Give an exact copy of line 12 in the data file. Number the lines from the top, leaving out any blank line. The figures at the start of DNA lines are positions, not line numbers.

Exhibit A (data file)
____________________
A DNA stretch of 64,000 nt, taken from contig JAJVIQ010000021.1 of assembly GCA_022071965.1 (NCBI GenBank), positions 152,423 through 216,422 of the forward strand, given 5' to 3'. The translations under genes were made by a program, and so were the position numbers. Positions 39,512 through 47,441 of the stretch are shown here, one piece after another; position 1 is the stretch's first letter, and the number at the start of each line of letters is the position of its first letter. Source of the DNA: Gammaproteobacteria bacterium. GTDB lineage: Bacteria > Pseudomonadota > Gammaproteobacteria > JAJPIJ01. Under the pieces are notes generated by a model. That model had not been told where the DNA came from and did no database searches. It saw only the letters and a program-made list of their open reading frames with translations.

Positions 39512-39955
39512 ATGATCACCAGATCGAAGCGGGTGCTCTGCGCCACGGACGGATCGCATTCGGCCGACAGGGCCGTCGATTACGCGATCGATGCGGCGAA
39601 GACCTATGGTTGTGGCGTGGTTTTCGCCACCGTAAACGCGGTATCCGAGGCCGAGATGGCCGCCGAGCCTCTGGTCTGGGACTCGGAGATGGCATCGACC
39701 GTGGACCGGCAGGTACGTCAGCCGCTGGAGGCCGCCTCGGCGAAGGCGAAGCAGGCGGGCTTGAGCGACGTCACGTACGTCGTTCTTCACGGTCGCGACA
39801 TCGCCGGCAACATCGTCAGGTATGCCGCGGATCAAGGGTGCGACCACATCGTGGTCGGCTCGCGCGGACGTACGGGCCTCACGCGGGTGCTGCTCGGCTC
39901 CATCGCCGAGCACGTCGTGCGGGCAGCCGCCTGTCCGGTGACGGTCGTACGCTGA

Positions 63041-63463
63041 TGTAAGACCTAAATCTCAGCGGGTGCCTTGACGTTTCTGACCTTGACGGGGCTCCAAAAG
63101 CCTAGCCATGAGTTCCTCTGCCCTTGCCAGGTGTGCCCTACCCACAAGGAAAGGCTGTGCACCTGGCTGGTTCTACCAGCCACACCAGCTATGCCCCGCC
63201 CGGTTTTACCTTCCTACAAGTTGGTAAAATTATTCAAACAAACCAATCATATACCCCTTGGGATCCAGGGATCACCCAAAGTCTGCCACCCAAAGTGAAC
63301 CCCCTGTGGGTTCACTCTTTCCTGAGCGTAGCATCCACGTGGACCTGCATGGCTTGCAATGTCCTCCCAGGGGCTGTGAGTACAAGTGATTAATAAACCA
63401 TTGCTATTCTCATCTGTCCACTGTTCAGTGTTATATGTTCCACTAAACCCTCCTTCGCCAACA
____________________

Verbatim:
63301 CCCCTGTGGGTTCACTCTTTCCTGAGCGTAGCATCCACGTGGACCTGCATGGCTTGCAATGTCCTCCCAGGGGCTGTGAGTACAAGTGATTAATAAACCA